Not only is fasting particularly effective at improving your health across a wide range of parameters, it’s also easy. Intermittent fasting offers an uncomplicated approach that doesn’t involve complex rules around eating new foods or avoiding your favorite ones. Research shows that the number of decision points needed to carry out change on a daily basis and the complexity of required changes are primary factors in adhering to behavioral change. Therefore, the binary approach of fasting may be just what you need to make healthy changes that will last.  

How to Transition from Counting Calories to Counting Time

So, how do you make the switch from counting calories to counting time? The good news is that it doesn’t have to happen all at once. If you’ve been tracking calories regularly, you might be nervous about losing that control; if that’s the case, start with 1–2 days per week of counting time, and build from there.  

#1) Choose a Fasting Regimen That’s Right for You

There are many types of fasting that exist, and you don’t need to jump in with both feet. Start by pushing breakfast back and dinner forward by 30 minutes, and see how your body responds. Gradually build to a fasting duration and frequency that aligns with your hunger cues and goals. The right fasting schedule for you is one that you can maintain on most days of the week.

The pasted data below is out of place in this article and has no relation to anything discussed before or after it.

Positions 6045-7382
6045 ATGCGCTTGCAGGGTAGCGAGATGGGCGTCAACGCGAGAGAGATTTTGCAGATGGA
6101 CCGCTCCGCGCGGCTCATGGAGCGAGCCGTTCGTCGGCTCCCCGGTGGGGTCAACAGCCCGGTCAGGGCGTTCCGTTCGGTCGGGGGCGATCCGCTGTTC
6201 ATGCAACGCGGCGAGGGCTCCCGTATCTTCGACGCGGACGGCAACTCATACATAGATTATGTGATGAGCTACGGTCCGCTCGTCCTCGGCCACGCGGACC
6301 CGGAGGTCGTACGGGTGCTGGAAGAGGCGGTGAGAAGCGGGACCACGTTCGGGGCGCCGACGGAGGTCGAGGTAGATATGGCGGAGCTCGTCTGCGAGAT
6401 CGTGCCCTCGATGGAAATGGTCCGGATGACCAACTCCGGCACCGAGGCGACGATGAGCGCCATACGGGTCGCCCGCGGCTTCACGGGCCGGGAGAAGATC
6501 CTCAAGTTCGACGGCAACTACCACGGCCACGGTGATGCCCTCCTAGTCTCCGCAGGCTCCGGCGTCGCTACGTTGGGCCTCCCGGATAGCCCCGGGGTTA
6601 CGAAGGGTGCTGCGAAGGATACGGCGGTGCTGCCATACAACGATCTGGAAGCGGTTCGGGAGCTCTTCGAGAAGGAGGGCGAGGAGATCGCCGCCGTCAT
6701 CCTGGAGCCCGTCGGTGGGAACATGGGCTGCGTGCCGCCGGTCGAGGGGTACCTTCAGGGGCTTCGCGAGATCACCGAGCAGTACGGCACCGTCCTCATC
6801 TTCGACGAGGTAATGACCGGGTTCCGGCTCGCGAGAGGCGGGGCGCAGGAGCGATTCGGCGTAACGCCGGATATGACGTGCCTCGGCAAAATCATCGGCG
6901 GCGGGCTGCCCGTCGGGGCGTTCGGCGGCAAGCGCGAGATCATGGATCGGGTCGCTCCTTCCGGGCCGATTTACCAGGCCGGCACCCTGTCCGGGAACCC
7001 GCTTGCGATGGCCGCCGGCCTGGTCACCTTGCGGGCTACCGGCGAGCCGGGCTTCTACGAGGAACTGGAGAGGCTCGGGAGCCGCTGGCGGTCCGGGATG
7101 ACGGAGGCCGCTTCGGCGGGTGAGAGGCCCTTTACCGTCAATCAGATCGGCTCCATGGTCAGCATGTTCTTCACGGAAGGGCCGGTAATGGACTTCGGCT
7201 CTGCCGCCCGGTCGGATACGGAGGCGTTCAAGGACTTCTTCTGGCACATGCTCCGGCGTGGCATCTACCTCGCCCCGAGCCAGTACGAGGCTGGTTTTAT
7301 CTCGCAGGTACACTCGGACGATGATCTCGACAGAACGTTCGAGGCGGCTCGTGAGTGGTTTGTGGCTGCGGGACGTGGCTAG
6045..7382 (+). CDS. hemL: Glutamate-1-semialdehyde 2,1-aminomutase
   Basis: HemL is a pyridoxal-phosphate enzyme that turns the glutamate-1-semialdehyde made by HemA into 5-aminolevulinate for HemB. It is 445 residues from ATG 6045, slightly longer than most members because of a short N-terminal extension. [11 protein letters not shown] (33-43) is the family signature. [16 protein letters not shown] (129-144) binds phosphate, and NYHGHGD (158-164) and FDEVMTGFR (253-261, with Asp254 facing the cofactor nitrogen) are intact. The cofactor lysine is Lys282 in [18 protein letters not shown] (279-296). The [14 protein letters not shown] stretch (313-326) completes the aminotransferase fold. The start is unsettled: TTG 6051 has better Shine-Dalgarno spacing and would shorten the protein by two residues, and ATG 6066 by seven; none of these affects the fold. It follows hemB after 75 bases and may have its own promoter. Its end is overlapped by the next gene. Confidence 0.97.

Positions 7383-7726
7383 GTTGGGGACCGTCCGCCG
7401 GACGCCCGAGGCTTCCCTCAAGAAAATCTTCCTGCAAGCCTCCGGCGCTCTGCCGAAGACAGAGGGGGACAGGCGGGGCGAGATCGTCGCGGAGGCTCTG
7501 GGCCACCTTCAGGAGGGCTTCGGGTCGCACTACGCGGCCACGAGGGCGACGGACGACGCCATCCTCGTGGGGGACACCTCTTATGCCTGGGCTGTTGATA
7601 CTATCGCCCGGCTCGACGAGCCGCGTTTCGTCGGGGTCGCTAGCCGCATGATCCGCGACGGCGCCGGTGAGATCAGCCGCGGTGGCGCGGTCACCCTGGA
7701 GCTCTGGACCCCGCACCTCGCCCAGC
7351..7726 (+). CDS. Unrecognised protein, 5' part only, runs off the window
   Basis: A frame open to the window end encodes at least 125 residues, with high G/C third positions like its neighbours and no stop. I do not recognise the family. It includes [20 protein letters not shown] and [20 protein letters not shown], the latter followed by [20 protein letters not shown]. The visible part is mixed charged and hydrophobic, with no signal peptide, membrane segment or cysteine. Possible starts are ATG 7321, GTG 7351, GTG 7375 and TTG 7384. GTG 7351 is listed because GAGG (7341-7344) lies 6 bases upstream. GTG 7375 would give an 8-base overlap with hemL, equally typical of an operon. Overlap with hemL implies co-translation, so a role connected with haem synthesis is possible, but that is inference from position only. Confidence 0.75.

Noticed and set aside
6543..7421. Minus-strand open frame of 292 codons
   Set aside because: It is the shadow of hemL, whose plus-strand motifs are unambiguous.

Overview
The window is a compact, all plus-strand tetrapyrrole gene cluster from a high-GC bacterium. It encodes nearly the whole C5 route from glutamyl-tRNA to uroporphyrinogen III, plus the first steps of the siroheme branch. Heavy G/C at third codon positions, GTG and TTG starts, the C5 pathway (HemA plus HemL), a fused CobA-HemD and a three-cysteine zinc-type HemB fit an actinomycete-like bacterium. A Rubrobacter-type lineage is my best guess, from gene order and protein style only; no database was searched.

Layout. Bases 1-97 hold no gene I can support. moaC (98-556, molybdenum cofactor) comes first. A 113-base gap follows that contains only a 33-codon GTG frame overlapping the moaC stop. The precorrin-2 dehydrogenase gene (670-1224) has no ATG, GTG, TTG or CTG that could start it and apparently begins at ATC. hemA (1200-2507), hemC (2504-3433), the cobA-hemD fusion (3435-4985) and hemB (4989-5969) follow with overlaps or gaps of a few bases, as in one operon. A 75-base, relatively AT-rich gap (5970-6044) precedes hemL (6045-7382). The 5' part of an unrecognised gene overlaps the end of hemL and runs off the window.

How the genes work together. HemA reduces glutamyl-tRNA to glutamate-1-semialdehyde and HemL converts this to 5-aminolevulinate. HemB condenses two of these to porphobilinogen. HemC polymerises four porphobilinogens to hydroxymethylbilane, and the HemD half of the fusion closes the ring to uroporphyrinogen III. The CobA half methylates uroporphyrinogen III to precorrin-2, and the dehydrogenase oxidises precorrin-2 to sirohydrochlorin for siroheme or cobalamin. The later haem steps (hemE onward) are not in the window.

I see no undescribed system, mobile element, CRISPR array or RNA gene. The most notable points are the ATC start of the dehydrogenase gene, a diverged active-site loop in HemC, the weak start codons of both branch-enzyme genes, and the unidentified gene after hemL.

#2) Focus on Minimally Processed Foods

While there are no specific diet rules with intermittent fasting, a high-quality diet, based on plenty of fruits, vegetables, meats, eggs, nuts, and lentils, will help you reach your goals sooner. Additionally, when you reduce the amount of simple carbohydrates (white breads, sodas, and most desserts), you’ll likely have an easier time meeting your fasting goal since your body will have fewer glucose peaks and crashes. Avoiding extreme swings in blood-sugar levels can keep energy and mood stable and cravings at bay until your fasting window ends. 

#3) Pack in the Protein and Fiber